Mining Feature: Helmet Video Recorder Helps to Identify High Dust Exposure
Wednesday, June 5, 2013
Mine operators have a new tool for identifying specific work tasks that cause high respirable dust exposure for workers. Operators can use the NIOSH-developed Helmet-CAM in the fight against silicosis, a disabling and sometimes fatal lung disease that has plagued the mining industry for years. The Helmet-CAM is a lightweight video recording system that integrates easily into a mine worker’s gear and takes advantage of other proven dust control technology. The mine worker wears a backpack, safety belt, or safety vest that holds both a video camera datalogger and an aerosol monitor connected via a cable to a small video camera attached to the helmet.
Integrated visual display of worker tasks recorded by Helmet-CAM (top right) and the graph of the worker’s dust exposure measured by the aerosol monitor (bottom). The top left shows the EVADE software menu.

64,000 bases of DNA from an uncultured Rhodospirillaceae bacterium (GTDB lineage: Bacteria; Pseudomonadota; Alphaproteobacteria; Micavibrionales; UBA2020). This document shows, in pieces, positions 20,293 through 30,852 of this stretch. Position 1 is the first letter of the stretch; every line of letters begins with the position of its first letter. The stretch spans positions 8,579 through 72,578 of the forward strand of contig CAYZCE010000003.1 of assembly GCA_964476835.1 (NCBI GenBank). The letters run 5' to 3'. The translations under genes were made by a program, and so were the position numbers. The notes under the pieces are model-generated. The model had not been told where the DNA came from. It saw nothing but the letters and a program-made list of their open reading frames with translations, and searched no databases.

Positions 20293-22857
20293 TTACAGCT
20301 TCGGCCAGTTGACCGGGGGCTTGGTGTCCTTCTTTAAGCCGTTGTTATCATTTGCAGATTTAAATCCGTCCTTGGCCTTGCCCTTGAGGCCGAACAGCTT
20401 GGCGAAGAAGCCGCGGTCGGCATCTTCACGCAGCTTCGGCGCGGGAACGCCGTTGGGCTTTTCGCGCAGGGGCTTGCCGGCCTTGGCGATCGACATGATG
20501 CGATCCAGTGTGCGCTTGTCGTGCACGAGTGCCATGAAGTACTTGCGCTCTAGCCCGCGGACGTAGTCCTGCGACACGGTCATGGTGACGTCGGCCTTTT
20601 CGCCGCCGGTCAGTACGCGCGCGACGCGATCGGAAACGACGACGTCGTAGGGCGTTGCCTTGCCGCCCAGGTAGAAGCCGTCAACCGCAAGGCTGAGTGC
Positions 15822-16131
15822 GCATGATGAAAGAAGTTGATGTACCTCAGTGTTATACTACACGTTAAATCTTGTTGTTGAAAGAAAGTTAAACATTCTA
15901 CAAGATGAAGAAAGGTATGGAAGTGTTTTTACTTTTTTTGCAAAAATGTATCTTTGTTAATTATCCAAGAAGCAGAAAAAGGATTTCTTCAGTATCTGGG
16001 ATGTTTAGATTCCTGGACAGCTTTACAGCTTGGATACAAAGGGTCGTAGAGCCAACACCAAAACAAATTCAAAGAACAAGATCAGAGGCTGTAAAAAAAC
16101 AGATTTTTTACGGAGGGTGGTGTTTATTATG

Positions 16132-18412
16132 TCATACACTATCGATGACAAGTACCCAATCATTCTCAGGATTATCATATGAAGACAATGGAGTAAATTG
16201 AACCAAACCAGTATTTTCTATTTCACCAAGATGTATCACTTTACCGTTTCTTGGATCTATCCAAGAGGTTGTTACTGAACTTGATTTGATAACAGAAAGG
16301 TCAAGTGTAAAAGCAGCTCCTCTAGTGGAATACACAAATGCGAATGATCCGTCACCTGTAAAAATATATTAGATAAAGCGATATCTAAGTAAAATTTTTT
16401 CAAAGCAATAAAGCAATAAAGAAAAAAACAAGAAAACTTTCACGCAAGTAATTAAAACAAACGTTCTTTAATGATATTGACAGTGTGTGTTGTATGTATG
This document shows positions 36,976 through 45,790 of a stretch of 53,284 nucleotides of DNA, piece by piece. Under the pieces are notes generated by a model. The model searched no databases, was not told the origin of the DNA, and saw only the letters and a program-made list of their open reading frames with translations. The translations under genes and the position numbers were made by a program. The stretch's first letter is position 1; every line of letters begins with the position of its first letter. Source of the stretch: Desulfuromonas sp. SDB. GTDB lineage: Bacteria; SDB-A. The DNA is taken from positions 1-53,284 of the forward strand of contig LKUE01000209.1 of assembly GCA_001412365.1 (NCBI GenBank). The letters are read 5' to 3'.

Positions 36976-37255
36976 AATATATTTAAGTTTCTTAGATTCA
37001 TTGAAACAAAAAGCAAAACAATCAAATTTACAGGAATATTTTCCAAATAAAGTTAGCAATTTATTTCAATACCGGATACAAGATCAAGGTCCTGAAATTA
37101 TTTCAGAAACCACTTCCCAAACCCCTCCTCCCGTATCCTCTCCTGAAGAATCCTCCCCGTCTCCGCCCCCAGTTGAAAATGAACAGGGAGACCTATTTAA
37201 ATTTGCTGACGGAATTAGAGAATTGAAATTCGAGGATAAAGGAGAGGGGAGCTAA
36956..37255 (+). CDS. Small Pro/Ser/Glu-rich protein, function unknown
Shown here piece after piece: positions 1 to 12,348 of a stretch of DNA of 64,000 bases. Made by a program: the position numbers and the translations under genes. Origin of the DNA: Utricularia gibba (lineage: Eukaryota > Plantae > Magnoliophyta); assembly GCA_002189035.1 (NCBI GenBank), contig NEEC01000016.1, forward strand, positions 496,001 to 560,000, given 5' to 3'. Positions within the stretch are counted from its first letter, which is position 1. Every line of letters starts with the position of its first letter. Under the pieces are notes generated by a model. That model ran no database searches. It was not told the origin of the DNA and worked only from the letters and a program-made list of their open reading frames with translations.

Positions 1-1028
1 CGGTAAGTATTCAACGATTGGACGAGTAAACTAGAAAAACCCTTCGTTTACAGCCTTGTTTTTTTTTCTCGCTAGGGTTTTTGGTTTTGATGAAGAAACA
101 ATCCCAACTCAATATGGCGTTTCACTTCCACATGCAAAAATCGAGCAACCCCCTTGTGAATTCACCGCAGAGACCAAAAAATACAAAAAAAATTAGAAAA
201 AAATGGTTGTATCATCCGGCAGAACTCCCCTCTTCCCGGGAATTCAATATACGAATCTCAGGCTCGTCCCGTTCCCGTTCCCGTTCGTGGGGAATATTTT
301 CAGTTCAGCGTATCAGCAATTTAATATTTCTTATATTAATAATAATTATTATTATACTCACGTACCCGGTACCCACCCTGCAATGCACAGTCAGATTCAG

As the worker proceeds with normal work tasks, the Helmet-CAM system constantly records video while the aerosol monitor takes instantaneous dust concentration readings every two seconds. After a desired period of time, this information is downloaded to a computer and merged through a new NIOSH-developed software program called EVADE (Enhanced Video Analysis of Dust Exposure). The result is a single integrated display of the recorded video above a graph, depicting the worker’s dust concentrations as measured by the aerosol monitor in real time. By the use of a “slide bar” that resides between the graph and the video, the EVADE software allows the user to quickly review the video footage and corresponding graphed data simultaneously, thus identifying specific work activities and areas of high respirable dust exposure. Once areas of high exposure are identified, control technology can be developed to address the problem.
Helmet-CAM has met with a favorable response from both mine workers and operators, and has recently been successfully field tested at both surface and underground mining facilities in Virginia, West Virginia, Wisconsin, New Jersey, Ohio, and Pennsylvania.
All of the hardware associated with the Helmet-CAM system is commercially available, and the EVADE software is now available for free from the NIOSH Office of Mine Safety and Health Research (OMSHR). A detailed instruction manual on using the EVADE software is also included, providing a helpful discussion of sampling equipment and sampling procedures when performing personal aerosol monitoring for mine workers. For further information on Helmet-CAM, email firstname.lastname@example.org.
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